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Viveds to reign over Old Timers Day

Wendy Alexander/The Madera Tribune

Pat and Joe Vived will preside over festivities during the annual Old Timers Day Parade.


When the Madera County Historical Society commemorates the founding of Madera at the annual Old Timers Day celebration, Pat and Joe Vived will reign as Queen and King.

Joe was born to Teresa (Bomprezzi) and Angel Vived in Madera at the Dearborn Hospital in 1941. His parents farmed a piece of property on Road 23 that they still own today. They grow 54 acres of almonds and 9.6 acres of Merlot grapes. Coming from a farming family, they raised cotton and cattle and his father and grandfather operated a dairy in the 1920s.

Joe’s father had a heart attack in about 1970 and that was when Joe rejoined the family farming operation, he said. They grew grapes before turning most of their holdings into almonds.

Like his mother before him, Joe attended Howard School for first through the eighth grade and ninth through twelfth grade at Madera Union High School, class of 1959. Following high school Joe attended Fresno State College as it was called then.

Joe met Pat, the daughter of Thomas James and Margaret (Jasper) Dunn, when they were in college. She was born in Fresno at the Burnett Sanitarium where Fresno Community Hospital is today.

Her father was in the Navy when she was born. After the service, Thomas worked as a civil engineer for what is now Cal Trans. She graduated from Clayton Valley High School in Concord and attended Fresno State to be a teacher.

Joe and Pat were both visiting a mutual friend, Denise Sagouspe Dagget, who was recovering from an appendectomy.

On their first date, the couple went to Bakersfield to a Madera High School football game and Joe drove the rooter-bus.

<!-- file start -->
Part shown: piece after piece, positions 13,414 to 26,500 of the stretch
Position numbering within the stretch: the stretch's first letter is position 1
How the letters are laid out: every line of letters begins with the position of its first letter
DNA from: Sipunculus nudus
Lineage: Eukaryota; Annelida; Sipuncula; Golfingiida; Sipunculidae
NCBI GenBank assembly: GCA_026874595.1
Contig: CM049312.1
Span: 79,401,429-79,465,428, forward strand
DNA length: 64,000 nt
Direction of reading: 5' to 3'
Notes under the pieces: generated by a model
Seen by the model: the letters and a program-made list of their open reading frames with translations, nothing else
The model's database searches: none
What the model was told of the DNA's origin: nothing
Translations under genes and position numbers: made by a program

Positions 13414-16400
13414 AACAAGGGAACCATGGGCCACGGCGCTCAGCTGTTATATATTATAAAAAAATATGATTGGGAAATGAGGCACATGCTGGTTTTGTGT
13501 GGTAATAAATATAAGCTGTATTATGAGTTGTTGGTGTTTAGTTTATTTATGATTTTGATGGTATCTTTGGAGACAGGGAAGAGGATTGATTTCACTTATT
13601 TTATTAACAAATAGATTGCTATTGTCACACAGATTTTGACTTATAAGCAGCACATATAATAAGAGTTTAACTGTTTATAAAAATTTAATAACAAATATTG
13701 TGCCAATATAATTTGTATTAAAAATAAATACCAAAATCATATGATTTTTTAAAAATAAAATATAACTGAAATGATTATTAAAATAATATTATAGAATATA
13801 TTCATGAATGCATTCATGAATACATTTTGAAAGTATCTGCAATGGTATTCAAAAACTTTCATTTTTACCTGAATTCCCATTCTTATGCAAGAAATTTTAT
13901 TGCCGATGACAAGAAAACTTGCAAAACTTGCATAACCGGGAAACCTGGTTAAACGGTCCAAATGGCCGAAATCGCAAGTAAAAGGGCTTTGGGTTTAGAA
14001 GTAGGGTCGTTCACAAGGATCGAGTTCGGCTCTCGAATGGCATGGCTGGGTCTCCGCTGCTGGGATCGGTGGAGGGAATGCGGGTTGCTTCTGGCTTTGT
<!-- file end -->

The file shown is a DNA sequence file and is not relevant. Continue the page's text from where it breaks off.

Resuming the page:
“My college roommate told me she wouldn’t ride a high school bus to Bakersfield for anyone,” said Pat.

When Madera had only one high school Friday nights in the fall were dedicated to high school football.

Madera’s entertainment was limited so Memorial Stadium was packed when the Coyotes played a home game.

Joe said he took some ribbing too.

“Hey, I was making money and I had a date with a pretty girl,” he said. “Life was good.”

As a teacher, Joe and his colleagues had to work Friday nights at the football games, but the wives and the kids all attended the games to support the Coyotes, said Pat.

After college, Joe returned to Madera and went to work for the school district. Following college Pat got a job teaching elementary school.

They both always knew they wanted to be teachers.

“I have wonderful memories of teachers, mentors who made a positive impact on my life,” he said. “Bob Warner was my coach and then he was my principle.”

Joe credits Perry Harper, Jerry Johnson, Jim Harper, Tom Clark, Barry Crow and Gordon Fake as advisers to emulate, he said.

Pat taught sixth grade at Sierra Vista. She also taught English in adult education, organized by then Superintendent Con Winder. Teaching adults was a dream job, said Pat because the students really wanted to learn. She also taught in an independent study program.

Taking some time off to raise their four children, Pat spent 21 years teaching for MUSD. Joe worked for the school district for 37 years, ending his career as an administer.

She said her education mentors were Phil Pendly, Betty Scalise, Jim Harper and Ron Manfredo. They have four children all college graduates.

Their eldest son is Scott and he and his wife Paula have three children, Jessica, Nathan and Ryan. Daughter Wendy Vived is single with no children. Daughter Lori and husband Lee King have son Nick and identical twin daughters, Claire and Hannah. Craig and his wife Jill have two children Harper and Rhett.

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